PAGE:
Field Museum staff and volunteers

Some of the people involved with the research and collections for mushrooms and other fungi.

Staff and paid interns

Those working with macrofungi.

Young man in herbarium.

Wyatt Gaswick

Wyatt began research with us while a graduate student and then worked as a research assistant with our Chicago area plot studies. He specializes in our local Russula (a thankless job), boletes (also challenging), puffballs, Crepidotus, as well as Xylaria and others.

Wyatt works with Dr. Peter Avis and Gayle Tonkovich on the Northwest Indiana Restoration Monitoring Inventory. Wyatt has been barcoding the macrofungi in the Field Museum herbarium as part of a nationwide herbarium project to put the macrofungus collections online. He is now continuing this work with the microfungi.

Volunteers and unpaid interns

Volunteers serve many important roles at the museum and are greatly appreciated.

Man using microscope.

Arthur Rocky Houghtby

Rocky joined our team as a museum volunteer to pursue his interests in the identification of various members of Strophariaceae and other brown-spored mushrooms. Besides expertise with the microscope, he is an excellent photographer and a contributor to Mushroom Observer: Rocky's observations.

The recent monograph on Pluteus section Pluteus included his specimen and photos of Pluteus americanus from Cook County, Illinois.

Young man in herbarium.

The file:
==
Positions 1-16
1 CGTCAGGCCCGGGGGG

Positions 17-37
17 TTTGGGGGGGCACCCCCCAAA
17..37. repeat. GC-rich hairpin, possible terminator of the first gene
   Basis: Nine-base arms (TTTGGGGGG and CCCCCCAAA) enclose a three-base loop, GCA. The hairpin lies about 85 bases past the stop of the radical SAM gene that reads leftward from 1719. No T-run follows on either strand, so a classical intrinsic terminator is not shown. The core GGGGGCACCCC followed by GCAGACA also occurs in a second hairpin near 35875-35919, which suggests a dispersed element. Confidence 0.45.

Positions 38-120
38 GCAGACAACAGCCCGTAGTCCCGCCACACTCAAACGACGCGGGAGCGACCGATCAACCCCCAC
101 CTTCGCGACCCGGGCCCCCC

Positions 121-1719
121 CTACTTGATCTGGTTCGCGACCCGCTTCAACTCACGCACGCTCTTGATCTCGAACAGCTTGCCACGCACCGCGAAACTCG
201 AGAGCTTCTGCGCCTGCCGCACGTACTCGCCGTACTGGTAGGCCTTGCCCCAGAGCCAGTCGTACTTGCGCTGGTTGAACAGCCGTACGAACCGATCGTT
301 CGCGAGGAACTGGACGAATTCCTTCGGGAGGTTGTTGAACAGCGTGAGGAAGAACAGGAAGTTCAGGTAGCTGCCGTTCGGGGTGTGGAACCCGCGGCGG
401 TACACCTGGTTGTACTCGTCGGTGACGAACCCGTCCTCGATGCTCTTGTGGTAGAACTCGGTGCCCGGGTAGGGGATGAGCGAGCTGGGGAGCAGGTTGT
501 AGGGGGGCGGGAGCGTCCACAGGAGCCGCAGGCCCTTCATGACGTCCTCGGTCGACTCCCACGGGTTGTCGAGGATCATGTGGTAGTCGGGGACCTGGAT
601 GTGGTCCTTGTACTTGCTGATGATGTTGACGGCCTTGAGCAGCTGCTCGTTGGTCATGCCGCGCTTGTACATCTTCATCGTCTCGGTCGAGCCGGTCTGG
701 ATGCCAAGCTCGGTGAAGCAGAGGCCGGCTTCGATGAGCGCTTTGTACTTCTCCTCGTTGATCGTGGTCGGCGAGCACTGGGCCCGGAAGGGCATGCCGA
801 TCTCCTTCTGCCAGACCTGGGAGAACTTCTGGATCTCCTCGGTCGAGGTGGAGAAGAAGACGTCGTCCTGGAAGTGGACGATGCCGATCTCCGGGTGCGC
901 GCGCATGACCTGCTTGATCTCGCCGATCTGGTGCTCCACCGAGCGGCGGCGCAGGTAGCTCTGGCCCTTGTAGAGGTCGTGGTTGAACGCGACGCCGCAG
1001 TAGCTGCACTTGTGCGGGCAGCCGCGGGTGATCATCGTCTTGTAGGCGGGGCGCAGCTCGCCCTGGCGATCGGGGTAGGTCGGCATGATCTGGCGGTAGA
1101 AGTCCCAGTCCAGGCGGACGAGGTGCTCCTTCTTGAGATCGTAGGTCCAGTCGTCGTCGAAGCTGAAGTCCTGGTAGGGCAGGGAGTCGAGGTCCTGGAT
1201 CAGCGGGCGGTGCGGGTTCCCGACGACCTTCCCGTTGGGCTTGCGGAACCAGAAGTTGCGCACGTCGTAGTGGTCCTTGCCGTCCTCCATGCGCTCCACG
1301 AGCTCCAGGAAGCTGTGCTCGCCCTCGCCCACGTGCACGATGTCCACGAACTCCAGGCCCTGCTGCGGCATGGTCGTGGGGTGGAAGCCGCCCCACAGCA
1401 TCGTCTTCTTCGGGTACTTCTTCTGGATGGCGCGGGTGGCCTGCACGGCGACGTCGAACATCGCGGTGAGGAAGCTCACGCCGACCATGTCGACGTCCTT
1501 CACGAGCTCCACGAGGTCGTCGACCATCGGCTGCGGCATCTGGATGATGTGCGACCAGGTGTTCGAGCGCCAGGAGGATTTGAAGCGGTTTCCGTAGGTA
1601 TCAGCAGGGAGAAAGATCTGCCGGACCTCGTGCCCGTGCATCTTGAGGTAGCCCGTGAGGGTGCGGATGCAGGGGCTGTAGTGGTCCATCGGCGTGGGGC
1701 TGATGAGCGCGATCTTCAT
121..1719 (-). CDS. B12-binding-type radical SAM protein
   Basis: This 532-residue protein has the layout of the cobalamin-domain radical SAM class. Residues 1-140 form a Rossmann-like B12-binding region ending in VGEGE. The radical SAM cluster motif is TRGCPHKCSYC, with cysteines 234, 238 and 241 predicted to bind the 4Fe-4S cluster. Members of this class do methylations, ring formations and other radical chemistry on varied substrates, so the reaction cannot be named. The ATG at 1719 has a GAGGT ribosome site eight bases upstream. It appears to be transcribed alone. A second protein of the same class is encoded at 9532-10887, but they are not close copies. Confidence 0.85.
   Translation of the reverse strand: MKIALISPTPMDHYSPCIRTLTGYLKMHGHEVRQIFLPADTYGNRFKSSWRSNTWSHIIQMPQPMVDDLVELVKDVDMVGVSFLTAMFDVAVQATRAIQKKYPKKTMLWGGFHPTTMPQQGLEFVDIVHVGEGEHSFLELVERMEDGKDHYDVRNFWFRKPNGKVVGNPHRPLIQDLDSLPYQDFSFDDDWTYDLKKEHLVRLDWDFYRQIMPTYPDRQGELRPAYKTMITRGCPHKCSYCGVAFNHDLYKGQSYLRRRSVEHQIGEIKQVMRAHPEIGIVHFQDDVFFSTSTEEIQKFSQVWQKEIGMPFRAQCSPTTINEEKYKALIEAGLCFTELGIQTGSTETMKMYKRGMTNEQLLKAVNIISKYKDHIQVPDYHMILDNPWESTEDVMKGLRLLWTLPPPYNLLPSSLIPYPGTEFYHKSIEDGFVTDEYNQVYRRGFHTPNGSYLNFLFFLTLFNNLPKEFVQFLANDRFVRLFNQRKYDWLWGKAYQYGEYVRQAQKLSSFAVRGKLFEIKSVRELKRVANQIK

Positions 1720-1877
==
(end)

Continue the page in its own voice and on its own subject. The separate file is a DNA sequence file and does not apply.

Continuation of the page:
Westley Wallace

In 2015 Wes started our current project of repackaging historic specimens from sheets into boxes. Once repackaged we will be able to update the names, database the information, print new labels, and get the specimen information into the museum's online herbarium database. See Repackaging Methods.

This project will complete the digitization of our mushroom (macrofungus) collections for Illinois, Indiana, Wisconsin, and Michigan. This allows us and other researchers to know these collections exist. This contributes not only to our local knowledge but the understanding of biogeography of mushrooms in North America.

Colleagues and visitors

The museum has numerous associated researchers and visiting scientists.

Man using microscope.

Javier Fernández López

Javier made several visits to the museum during his four month stay in Chicago, the summer of 2015, learning DNA phylogeny methods with Dr. Andrew Wilson at the Chicago Botanic Garden. He is a graduate student at Real Jardín Botánico in Madrid, Spain. He is studying the morphology and sequencing multiple DNA regions from cultures and specimens of the Schizopora and Hyphodontia group to sort out genus and species boundaries. Javier examined collections from the Field Museum herbarium including those from the Chicago area where Schizopora is somewhat common.

For other mycologists see fungi and lichens research at the Field Museum.